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Life on a Raft on a River

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Ferdinand Richardt, Public domain, via Wikimedia Commons
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Huck’s comment that it’s lovely to live on a raft described a river experience that was not typical of the river depicted here in an 1858 painting by Ferdinand Richardt.

Hello, Radio Readers! I’m Jane Holwerda from Dodge City KS. We’ve been talking about Mark Twain’s The Adventures of Huckleberry Finn. This 19th century American novel is the second in our Fall Book Read: “Rivers and Meandering Meanings.” Set loosely before the Civil War, the central characters are Huckleberry Finn, an11-yr old orphan from what we might call the wrong side of the tracks, and a 30-something fugitive slave. Together, Huck and Jim attempt to flee the laws and mores that restrain them by rafting the Mississippi River.

Hello, Radio Readers! I’m Jane Holwerda from Dodge City KS. We’ve been talking about Mark Twain’s The Adventures of Huckleberry Finn. This 19th century American novel is the second in our Fall Book Read: “Rivers and Meandering Meanings.” Set loosely before the Civil War, the central characters are Huckleberry Finn, an11-yr old orphan from what we might call the wrong side of the tracks, and a 30-something fugitive slave. Together, Huck and Jim attempt to flee the laws and mores that restrain them by rafting the Mississippi River.

Do you wonder what Twain would have us think of Huck and Jim? I mean, the Mississippi is among the four greatest rivers of the world. It’s over 2300 miles long –Huck and Jim end up traveling about a third of it. And while most of us walk faster than its typical surface flow of about 1½ miles an hour—it is called a lazy river for a reason—it’s typically about 2 miles wide and heavily trafficked. For some local perspective, the distance from the Highway 50 north bypass to Wyatt Earp Blvd in Dodge City is about the same distance. So, who but the most desperate or the least thoughtful—could think hopping on a raft is a good way to travel the Mississippi?

Huck and Jim’s thought is to head to a port in Illinois to a tributary of the Mississippi and then raft north. Missing it, they opt not to turn back but rather to go with the flow south to St Louis, floating along between Missouri and Illinois, Arkansas and Tennessee. Alone, Huck and Finn raft at night to avoid detection. Huck tells us that he and Jim would get the raft to the middle of the river and then “let her float wherever the current wanted her to” and then they “dangled [their] legs in the water and talked about all kinds of things.” They often were the only ones on the river, from offshore a few soft sounds of a fiddle or a song, a few cabin lights, and then, into the night, only the song of frogs and the night sky, “speckled with stars.” Huck says, “It’s lovely to live on a raft.”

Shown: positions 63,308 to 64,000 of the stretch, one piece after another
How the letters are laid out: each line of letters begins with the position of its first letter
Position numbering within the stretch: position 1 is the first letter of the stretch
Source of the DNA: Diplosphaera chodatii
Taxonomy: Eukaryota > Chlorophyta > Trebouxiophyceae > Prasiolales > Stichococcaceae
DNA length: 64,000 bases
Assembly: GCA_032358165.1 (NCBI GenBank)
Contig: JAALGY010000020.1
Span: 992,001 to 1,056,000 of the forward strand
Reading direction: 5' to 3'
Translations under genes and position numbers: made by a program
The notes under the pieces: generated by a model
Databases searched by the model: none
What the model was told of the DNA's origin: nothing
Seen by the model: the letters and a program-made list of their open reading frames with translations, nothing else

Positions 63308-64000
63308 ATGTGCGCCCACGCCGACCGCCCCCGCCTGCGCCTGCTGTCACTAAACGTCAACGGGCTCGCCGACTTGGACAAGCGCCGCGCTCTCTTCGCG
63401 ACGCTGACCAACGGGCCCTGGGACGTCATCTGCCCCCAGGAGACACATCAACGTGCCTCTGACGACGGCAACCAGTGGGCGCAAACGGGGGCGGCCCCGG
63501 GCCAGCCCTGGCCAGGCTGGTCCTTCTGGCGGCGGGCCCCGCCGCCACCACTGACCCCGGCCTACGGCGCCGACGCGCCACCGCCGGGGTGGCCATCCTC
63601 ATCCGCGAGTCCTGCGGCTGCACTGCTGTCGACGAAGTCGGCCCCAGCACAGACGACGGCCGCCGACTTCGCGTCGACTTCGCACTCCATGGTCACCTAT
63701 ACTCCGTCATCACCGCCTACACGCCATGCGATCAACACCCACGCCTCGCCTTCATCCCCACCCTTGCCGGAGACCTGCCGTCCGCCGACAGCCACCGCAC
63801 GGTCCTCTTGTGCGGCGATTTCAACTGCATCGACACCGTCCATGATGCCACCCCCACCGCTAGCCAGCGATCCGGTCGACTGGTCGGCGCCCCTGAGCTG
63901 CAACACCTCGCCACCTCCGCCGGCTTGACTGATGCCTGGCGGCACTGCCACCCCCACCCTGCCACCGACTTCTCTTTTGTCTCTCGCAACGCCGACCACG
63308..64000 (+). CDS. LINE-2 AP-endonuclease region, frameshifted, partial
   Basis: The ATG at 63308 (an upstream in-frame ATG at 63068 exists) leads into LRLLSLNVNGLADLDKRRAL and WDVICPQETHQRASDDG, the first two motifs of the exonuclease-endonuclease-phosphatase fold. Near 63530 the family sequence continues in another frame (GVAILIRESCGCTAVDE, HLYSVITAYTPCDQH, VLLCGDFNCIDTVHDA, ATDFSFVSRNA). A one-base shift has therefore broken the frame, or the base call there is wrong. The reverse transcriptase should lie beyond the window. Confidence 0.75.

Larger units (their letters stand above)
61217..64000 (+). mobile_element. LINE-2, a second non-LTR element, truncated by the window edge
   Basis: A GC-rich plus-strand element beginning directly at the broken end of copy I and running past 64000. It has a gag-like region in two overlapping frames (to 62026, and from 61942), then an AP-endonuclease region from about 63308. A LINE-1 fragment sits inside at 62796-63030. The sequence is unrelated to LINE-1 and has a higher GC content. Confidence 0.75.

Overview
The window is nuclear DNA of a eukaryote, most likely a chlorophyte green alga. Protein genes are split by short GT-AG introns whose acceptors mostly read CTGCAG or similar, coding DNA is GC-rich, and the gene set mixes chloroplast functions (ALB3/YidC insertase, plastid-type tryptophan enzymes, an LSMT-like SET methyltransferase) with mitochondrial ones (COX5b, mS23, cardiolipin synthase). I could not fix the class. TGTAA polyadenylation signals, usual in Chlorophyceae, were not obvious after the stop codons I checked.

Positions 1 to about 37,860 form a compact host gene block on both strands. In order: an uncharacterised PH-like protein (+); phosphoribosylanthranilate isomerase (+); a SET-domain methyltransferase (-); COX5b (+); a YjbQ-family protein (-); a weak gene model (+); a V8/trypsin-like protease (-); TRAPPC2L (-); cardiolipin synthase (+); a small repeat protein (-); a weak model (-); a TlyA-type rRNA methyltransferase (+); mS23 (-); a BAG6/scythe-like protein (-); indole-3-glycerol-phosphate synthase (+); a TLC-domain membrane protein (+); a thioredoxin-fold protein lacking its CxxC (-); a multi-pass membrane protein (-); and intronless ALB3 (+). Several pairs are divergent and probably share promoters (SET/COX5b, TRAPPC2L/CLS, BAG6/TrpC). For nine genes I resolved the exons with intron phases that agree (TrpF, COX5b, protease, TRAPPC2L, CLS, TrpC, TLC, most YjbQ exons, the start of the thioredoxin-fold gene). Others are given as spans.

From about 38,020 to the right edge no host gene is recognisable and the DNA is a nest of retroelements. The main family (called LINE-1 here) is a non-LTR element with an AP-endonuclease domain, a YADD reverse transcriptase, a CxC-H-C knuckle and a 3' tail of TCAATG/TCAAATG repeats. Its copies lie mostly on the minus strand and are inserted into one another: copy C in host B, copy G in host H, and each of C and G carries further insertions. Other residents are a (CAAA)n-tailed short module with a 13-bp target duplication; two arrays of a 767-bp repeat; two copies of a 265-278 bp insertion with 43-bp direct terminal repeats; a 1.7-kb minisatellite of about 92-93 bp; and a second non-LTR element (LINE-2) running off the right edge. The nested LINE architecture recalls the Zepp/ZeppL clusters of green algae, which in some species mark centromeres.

Lovely tranquil passages like these are surprisingly rare within the novel. These lovely passages offer strong contrasts to the many, many pages that describe the violent lives along the river—vigilantes who shoot drunks, families who’d rather kill each other than intermarry, citizens who pour hot tar on petty criminals, and kindly farmers who’ll starve a fugitive hogtied in a shed. To Huck, these series of events aren’t shameful, painful, or wrong. Instead, he reports them as adventures, that is, exhilarating forays into unfamiliar territories. He recounts without reflection or attempts to find meaning or purpose for his life or for Jim’s.

But then, Huck Finn doesn’t really come across as a thinking, self-reflective kind of person, does he? One take-away from this novel is that as Huck and Jim float and drift on a vast slow-moving river, brushing against danger, being conned and played, and held captive, we readers might awaken to the lack of agency these characters possess. They don’t choose. They don’t operate from any sense of personal authority or self-awareness; they do consistently react, mostly to danger and threat, by fleeing, or floating off , and in the geography of the novel, floating in a direction that leads towards even greater danger.

For HPPR Radio Readers, I’m Jane Holwerda, hoping each of us greater agency and moral imperative than has Huck Finn.

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Fall 2021: RIVERS meandering meaning2021 Fall ReadHPPR Radio Readers Book Club
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